"The cornerstone of disaster recovery is backup," said Mark Silverman, CEO of the storage software company Bocada, Inc. Data certainly can't be recovered if it's not backed up, he said. So, how can IT managers master backup, then? Silverman and Legato Systems' vice president of product management and development, George Symons, gave searchWindowsManageability the top tips to help ensure foolproof backups and, in turn, successful disaster recovery.
Do understand your exposure, Silverman said. This will help with identifying which backups are failing and which are succeeding.
Do know your storage utilization. Buying extra disks and hardware will only add to the confusion if you don't know what you're using and what you have already, Symons advised.
Do find out exactly why backups are failing by using a diagnosis product or tool. Then, Silverman said, "take where you can as much corrective action as quickly as possible to fix those problems so you can increase the reliability of your systems."
Don't just assume a backup was successful even if a backup and restore procedure was previously successful. Environments are always changing and new challenges arise each day. "Networks can become clogged, computers can be added and removed from the network, and files can become corrupt," said Silverman. So, watch out.
Do have enough people to maintain the storage resources you have, said Symons.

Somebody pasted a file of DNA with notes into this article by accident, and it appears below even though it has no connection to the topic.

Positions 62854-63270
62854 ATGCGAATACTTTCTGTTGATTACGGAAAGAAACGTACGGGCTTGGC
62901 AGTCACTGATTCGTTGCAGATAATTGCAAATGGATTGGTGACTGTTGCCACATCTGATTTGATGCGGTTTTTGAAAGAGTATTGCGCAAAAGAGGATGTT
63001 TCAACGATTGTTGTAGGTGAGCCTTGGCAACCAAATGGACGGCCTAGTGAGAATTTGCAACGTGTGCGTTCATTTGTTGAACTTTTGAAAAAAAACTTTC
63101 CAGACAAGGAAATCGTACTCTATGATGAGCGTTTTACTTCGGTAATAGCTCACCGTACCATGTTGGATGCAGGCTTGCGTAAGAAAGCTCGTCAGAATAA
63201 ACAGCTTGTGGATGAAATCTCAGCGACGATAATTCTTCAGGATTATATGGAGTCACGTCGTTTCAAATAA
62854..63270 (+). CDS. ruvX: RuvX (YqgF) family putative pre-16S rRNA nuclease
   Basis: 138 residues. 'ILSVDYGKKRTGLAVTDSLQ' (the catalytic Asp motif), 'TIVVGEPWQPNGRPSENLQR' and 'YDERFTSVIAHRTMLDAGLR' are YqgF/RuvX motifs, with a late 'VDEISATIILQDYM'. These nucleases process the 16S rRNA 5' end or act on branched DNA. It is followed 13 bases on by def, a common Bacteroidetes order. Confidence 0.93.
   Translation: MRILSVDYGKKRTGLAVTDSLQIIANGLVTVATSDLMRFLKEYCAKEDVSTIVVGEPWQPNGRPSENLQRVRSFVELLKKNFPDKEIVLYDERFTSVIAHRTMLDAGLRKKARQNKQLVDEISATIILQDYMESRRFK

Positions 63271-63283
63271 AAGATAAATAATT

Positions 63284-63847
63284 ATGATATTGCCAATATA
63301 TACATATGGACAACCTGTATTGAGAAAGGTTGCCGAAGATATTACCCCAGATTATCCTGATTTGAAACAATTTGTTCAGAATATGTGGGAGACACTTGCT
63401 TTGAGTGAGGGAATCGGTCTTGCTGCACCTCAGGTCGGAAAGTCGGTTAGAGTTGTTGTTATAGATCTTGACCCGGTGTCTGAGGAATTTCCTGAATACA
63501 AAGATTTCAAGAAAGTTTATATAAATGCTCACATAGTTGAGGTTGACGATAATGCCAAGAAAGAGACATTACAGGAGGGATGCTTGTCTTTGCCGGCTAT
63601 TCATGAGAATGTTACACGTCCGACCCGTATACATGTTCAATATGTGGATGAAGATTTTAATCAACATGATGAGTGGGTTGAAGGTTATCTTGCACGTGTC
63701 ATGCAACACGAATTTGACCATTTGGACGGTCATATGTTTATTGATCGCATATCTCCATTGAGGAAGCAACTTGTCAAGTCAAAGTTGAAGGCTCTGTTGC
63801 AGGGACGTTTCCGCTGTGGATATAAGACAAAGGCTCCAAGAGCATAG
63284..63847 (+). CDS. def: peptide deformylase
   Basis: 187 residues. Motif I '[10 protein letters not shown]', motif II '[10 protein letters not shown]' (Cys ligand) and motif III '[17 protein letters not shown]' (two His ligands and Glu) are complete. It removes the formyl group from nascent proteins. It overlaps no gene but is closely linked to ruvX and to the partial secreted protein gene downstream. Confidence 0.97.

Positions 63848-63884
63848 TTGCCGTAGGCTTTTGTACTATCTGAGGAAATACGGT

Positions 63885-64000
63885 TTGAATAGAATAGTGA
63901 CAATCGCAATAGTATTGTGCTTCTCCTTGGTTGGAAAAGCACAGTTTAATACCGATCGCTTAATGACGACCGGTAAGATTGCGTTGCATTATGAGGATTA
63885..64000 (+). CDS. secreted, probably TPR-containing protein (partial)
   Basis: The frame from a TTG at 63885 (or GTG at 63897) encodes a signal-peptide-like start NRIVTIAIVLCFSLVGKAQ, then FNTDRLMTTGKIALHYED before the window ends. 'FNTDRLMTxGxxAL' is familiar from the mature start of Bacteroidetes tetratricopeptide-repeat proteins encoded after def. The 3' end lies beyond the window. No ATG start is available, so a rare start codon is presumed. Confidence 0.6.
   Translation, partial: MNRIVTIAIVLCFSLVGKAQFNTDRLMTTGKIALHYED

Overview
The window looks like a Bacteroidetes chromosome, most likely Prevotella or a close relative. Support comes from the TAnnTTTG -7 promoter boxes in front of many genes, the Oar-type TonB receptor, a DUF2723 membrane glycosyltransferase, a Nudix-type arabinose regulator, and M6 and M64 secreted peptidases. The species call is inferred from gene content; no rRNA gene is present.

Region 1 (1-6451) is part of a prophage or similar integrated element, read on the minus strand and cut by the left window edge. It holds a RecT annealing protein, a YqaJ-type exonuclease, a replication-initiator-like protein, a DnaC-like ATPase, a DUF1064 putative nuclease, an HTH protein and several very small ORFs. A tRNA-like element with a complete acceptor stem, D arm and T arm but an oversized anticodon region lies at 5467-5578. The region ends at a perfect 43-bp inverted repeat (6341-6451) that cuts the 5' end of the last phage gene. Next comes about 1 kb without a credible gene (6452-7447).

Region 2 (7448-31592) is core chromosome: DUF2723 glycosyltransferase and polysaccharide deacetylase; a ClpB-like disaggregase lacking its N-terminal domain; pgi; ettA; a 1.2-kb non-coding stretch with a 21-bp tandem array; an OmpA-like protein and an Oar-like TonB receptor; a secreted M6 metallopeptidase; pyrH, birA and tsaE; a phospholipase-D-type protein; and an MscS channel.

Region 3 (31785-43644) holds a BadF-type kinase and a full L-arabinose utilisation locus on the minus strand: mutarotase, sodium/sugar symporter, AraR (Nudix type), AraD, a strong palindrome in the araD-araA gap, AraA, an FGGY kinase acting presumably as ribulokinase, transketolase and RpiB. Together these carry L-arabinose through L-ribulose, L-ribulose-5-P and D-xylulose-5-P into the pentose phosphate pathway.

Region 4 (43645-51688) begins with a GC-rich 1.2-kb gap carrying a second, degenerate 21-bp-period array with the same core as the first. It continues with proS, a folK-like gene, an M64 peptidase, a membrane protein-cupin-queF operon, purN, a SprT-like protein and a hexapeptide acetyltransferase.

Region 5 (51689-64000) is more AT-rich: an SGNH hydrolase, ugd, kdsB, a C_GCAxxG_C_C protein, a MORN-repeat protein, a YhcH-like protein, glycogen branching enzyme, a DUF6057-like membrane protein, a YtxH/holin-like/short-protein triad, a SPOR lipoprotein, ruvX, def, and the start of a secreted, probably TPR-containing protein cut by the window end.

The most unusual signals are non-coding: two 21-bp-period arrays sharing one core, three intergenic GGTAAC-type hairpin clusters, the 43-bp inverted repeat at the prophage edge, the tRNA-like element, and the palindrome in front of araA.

Don't assume all computers have been identified and properly registered with your backup servers. Often when computers are added to the network, they are not assigned a backup server. Those computers, then, have never been backed up, Silverman said, "sometimes for years."
Do regularly audit your storage resources and anything you want to be protected. "Otherwise, you can't know how much of your data at any point in time is going to be recoverable until after the disaster has occurred, which is too late," said Silverman.
Do understand what the messages sent by your backup software mean. A "backup successfully completed" message may not mean a backup was successful, Silverman said. "Often times this message will simply indicate that the backup software has run its course, but it does not mean that no errors have occurred." A full tape drive, for example, could be a barrier to a backup completion.
Do backup your application along with backing up your data, Symons concluded.
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